India is a diverse country with over 30 languages and over 1600 dialects. According to KPMG, Indian language Internet users are expected to grow at a CAGR of 18% to 536 million or nearly 75% of the Internet base in 2021. It is this untapped market that Indian social media platform ShareChat caters to.
ShareChat was founded in 2015 by IIT Kanpur graduates Farid Ahsan, Bhanu Singh, and Ankush Sachdeva. The trio met at a hackathon and went through 14 failure experiments including a real estate portal, a crowdsourcing platform, and a civic data platform. Their experiments led to a debating platform called Opinio that was similar to Reddit. They had 32,000 signups for a chat fight on the top Khan in Bollywood but they realized that people wanted to debate in their local language rather than English.
This was also the during the timeframe when falling prices of low-end Android smartphones and the launch of Jio and its free data push led to a surge in mobile Internet users in India. WhatsApp was already a rage but there was not much content in local languages.
In December 2014, the first version of ShareChat was launched as a chat app in 10 languages including English. The level of engagement in English was low, so they scrapped English and relaunched ShareChat in October 2015. They also included a user generated content system.
Today, ShareChat has 30 million users across 14 Indian languages including Hindi, Telugu, Bengali, Tamil, Marathi, Gujarati, Punjabi, Malayalam, Kannada, Odia, Bhojpuri, Rajasthani, Haryanvi, and Assamese. About 92% of its users come from Tier-II and Tier-III cities.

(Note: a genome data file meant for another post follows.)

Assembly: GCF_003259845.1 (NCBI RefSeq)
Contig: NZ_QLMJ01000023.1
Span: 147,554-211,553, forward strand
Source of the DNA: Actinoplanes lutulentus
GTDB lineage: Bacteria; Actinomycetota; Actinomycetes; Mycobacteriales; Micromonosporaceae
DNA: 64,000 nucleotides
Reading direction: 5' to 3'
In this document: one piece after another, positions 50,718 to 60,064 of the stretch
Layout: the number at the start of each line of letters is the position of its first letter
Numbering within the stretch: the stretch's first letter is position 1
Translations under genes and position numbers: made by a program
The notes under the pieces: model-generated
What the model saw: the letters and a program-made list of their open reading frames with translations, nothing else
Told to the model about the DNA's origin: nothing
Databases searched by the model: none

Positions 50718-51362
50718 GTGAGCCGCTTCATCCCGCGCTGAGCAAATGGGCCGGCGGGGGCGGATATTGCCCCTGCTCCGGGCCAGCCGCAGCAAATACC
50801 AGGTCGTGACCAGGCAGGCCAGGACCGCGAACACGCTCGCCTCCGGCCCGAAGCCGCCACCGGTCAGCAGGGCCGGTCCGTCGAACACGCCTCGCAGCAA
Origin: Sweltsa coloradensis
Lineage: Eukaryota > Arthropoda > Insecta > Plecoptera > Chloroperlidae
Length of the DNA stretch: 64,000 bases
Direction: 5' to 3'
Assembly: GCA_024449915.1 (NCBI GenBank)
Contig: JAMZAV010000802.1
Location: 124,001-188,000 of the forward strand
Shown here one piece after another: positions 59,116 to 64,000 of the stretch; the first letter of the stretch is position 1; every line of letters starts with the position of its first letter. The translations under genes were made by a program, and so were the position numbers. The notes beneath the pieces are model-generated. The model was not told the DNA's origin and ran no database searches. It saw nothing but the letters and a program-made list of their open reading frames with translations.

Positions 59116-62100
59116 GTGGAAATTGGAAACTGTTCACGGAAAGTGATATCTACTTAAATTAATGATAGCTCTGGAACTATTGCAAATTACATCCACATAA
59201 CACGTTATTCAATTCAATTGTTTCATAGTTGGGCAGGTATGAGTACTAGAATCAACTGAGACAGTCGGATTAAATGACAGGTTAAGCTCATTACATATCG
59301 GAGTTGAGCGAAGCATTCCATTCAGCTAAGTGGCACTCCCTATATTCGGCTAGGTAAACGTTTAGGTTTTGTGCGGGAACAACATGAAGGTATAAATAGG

A user can select their language and access content on various topics like Entertainment, News, Fashion, Religion, and Love. ShareChat also helps identify users with similar interests and help them connect over private chats. It is a combination of Twitter, Facebook, and Instagram and users can share the news, jokes, couplets, songs, and videos from ShareChat on other messaging apps like WhatsApp.
The app is also being used increasingly by politicians. To address concerns over fake news and objectionable content, the platform tracks down the phone number of the user and can even block the device. It recently blocked 50,000 such accounts. To repost, the user would have to get a new number and a new device.
ShareChat does not have any operational revenues. Its gross revenues increased 14 times to INR 78.4 lakh ($0.1 million) in FY 2016-17. Gross expenditure increased four times to INR 10.38 crore ($1.4 million) in 2016-17 mainly due to surge in employee-related expenses and administrative overheads. Net losses also quadrupled to INR 9.59 crore ($1.3 million) in 2016-17. ShareChat currently has 100 employees from 21 states.
ShareChat has so far raised $122.8 million from investors including India Quotient, Venture Highway, Morningside Venture Capital, Jesmond Holdings, Lightspeed Venture Partners, Shunwei Capital, Xiaomi, and SAIF Partners. It last raised INR 720 crore ($102 million) in September 2018 at a valuation of $460 million. In an earlier round in December 2017, it had raised $4 million at a valuation of $67 million.
ShareChat competes with WhatsApp, which has over 200 million monthly active users in India. ShareChat wants to expand its chat platform to include micropayments, education, and other types of entertainment.
ShareChat plans to grow its user base to 100 million within a year. It plans to monetize its user base after a couple of years after it has developed a sticky audience. However, the skyrocketing valuation is a cause for worry that could cause undue pressure on the startup. The gap between funding and revenue is very high at the moment, so if at some point investors lose confidence, the company would be left high and dry.
Photo Credit: BANITAtour on Pixabay